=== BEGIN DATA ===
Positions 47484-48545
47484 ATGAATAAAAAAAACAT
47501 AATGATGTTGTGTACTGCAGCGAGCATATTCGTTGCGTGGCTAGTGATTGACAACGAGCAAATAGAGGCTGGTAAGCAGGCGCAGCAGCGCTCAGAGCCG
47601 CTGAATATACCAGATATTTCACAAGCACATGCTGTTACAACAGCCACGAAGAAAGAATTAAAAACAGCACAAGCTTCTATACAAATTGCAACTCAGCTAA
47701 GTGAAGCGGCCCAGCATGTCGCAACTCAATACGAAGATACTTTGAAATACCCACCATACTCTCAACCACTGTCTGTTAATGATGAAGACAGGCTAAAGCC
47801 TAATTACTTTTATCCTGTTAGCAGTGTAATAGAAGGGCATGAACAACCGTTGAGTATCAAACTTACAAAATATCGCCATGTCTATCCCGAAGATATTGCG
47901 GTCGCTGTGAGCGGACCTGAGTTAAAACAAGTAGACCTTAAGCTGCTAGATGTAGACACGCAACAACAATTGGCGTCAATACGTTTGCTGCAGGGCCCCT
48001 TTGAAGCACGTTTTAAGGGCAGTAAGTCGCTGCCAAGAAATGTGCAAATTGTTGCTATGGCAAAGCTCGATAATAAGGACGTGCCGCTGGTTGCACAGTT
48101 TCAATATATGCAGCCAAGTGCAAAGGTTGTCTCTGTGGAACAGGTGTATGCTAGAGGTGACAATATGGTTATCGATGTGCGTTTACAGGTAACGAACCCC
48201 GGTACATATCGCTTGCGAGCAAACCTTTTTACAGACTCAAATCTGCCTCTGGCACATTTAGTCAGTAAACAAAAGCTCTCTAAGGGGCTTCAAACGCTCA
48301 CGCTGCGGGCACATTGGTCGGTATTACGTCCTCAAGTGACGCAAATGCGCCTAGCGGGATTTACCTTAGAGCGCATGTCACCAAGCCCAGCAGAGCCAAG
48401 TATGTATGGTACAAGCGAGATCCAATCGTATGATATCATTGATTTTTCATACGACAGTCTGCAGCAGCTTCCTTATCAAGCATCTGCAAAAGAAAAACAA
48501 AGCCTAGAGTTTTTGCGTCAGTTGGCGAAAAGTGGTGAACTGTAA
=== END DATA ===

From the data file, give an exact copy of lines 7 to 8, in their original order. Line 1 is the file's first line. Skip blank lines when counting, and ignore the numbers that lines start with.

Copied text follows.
47901 GTCGCTGTGAGCGGACCTGAGTTAAAACAAGTAGACCTTAAGCTGCTAGATGTAGACACGCAACAACAATTGGCGTCAATACGTTTGCTGCAGGGCCCCT
48001 TTGAAGCACGTTTTAAGGGCAGTAAGTCGCTGCCAAGAAATGTGCAAATTGTTGCTATGGCAAAGCTCGATAATAAGGACGTGCCGCTGGTTGCACAGTT